Good thing the Red Sox’ ownership group decided to pull the plug on the movement to tear down Fenway Park.
Now, 4 Yawkey Way in Boston is one of the most valuable pieces of property in the world. Literally.
In the Monopoly Here And Now Edition, Fenway Park replaced Park Place (the second-most expensive spot on the board). For a cool $3.5 million, it can be yours in the famous boardgame. John Henry and Co. have no plans to sell the real Fenway anytime soon, and it would cost a lot more than $3.5 million.
That’s because the oldest park in the Show is no longer just a field of dreams for the Red Sox. The Bruins will call America’s most beloved ballpark home on Jan. 1 for the 2010 NHL Winter Classic. And the Fenway Sports Group is exploring the possibility of hosting an English Premier League soccer game at the stadium.
If the Patriots can play a football game at Wembley Stadium, why not have an English soccer team play a game at Fenway?
It’s about time the rest of the world got a taste of what Red Sox fans and New Englanders have been experiencing since 1912. From the old-world brick exterior to the historic interior, there’s no place like Fenway. It’s a special venue, and they don’t make ‘em like the crown jewel anymore.
New structures nowadays lean more toward cookie-cutter architecture — 10-story parking garages, 1-acre shopping malls and endless rows of tract housing. They have all the charm of a cement mixer. Look for a 21st century building designed with character and creativity, and it’s going to be a long, lonely day of searching.
But step through the Fenway Park gates, and it’s like taking a walk back in time to an era when men wore suits and hats to games and women wore their Sunday best. If you don’t feel a sense of nostalgia when you see the grass, check for a pulse.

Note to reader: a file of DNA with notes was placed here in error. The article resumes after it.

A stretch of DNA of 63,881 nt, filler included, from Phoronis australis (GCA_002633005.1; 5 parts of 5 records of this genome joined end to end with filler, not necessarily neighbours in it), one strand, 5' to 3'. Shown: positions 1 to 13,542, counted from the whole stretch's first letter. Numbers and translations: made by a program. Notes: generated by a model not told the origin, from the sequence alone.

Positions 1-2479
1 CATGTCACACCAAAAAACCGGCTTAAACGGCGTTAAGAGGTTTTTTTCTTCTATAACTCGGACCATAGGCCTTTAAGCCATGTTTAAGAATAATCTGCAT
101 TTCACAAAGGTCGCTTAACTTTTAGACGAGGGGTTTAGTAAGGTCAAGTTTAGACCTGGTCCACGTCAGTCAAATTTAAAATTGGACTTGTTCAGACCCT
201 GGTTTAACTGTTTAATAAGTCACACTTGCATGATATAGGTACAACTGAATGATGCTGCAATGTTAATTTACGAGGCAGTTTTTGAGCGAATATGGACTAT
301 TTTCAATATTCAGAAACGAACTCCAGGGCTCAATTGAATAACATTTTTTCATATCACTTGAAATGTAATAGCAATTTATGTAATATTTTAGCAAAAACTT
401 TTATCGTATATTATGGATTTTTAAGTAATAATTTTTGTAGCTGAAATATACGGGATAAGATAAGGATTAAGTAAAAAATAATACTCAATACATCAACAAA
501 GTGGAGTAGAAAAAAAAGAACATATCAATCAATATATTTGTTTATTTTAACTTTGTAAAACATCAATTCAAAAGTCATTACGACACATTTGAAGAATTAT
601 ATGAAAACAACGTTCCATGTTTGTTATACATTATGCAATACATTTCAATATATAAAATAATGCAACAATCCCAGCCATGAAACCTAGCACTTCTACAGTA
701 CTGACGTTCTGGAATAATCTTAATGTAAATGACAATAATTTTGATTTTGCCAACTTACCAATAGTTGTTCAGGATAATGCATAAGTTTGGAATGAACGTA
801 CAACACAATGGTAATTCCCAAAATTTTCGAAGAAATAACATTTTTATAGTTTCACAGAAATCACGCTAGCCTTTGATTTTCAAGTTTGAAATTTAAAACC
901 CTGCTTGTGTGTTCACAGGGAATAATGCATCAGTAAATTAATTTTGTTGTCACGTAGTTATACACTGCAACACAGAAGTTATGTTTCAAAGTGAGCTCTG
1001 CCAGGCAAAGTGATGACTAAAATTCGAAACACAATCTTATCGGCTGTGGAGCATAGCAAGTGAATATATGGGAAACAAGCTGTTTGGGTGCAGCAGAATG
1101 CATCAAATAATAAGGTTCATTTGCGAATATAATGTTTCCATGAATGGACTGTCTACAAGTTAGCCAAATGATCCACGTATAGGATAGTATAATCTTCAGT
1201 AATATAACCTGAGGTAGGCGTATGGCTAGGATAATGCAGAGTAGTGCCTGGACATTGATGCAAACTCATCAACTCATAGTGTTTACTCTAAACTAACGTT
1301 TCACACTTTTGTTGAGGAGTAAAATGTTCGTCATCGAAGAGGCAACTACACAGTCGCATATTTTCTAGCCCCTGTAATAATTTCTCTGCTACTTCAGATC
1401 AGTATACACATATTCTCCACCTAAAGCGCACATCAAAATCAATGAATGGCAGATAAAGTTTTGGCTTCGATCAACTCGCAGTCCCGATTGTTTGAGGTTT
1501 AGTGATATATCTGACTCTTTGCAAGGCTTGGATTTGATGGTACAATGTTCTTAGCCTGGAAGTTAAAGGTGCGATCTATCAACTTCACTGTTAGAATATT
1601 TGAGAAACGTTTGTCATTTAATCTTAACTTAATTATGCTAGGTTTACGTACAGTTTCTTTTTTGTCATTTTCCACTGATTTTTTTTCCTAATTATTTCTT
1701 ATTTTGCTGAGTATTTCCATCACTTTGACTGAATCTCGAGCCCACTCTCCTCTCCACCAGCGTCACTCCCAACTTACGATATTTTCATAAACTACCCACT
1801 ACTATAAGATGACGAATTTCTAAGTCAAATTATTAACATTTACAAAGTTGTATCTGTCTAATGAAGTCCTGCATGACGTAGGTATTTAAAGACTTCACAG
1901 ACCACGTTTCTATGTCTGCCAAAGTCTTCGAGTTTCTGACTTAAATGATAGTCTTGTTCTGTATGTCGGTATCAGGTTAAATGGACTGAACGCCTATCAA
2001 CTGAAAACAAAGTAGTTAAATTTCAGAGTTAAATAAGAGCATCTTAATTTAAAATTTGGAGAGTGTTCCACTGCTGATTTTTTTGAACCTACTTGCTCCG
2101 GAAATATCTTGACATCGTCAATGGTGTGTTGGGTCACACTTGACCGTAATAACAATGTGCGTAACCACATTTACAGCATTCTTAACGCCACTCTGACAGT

Locals know all about the tradition. They helped save Fenway Park. The next step is sharing the spirit with some new fans.
Hold a tennis match on the hallowed grounds. Roger Federer and Andy Roddick could put on an epic competition.
Let a pair of Iron Chefs battle it out in the greatest kitchen/stadium ever built.
Have a battle of break-dancing crews at home plate.
See who could jump higher than the Green Monster on a trampoline.
Play poker, chess or cards under the stars.
Raise the status of croquet.
No pepper allowed, but everything else is fair game. And any activity at Fenway instantly becomes more meaningful because it’s taking place in a park where goosebumps come with admission like a free beach towel. Even breathing takes on added significance inside Fenway, which has the gift of turning anything into must-see theatre. Some might argue that’s not the case with a Red Sox-Orioles game in April, but try telling that to the 5-year-old kid making his first trip to the yard or the 95-year-old kid making his last.
It’s unforgettable. Just like a concert at Fenway is. Just like a hockey game at Fenway is going to be. And just like a soccer game at Fenway would be.
There’s no limit to what event Fenway could host. All it takes is a little imagination to envision the possibilities.